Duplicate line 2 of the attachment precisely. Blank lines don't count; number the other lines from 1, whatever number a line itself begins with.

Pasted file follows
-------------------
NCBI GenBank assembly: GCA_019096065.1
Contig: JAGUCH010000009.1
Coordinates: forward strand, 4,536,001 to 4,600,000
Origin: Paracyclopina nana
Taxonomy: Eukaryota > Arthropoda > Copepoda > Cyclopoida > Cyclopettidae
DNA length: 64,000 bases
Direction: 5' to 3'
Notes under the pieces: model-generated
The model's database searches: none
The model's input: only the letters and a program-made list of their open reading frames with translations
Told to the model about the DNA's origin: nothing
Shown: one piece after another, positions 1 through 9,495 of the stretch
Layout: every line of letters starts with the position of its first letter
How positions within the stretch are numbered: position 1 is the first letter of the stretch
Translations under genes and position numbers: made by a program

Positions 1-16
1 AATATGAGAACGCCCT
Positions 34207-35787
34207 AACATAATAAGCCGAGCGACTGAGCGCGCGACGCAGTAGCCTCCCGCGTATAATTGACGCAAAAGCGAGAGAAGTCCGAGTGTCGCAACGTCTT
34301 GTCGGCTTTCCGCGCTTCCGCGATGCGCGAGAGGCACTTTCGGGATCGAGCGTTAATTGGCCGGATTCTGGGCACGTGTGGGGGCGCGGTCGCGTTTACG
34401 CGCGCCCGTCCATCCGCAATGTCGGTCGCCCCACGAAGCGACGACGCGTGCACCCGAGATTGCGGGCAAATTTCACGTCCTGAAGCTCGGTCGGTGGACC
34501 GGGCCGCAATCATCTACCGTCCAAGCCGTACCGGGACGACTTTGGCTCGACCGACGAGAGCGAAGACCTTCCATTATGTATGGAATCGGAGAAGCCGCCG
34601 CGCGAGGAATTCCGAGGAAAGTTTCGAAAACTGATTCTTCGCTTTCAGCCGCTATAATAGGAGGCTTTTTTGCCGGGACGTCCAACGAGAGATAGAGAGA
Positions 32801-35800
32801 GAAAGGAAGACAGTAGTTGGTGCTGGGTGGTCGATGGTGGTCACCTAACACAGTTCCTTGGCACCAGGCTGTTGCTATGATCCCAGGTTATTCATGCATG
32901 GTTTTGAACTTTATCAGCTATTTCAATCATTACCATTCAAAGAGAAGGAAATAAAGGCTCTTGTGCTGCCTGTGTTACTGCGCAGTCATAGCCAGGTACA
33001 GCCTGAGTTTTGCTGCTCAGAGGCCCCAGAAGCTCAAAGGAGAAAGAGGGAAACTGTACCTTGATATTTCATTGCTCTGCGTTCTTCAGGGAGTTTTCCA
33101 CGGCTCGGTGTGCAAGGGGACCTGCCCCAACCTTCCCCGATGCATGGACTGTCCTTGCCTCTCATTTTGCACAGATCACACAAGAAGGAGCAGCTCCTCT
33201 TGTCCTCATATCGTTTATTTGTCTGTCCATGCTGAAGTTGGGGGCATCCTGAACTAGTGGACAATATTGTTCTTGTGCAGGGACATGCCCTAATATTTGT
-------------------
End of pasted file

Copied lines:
Contig: JAGUCH010000009.1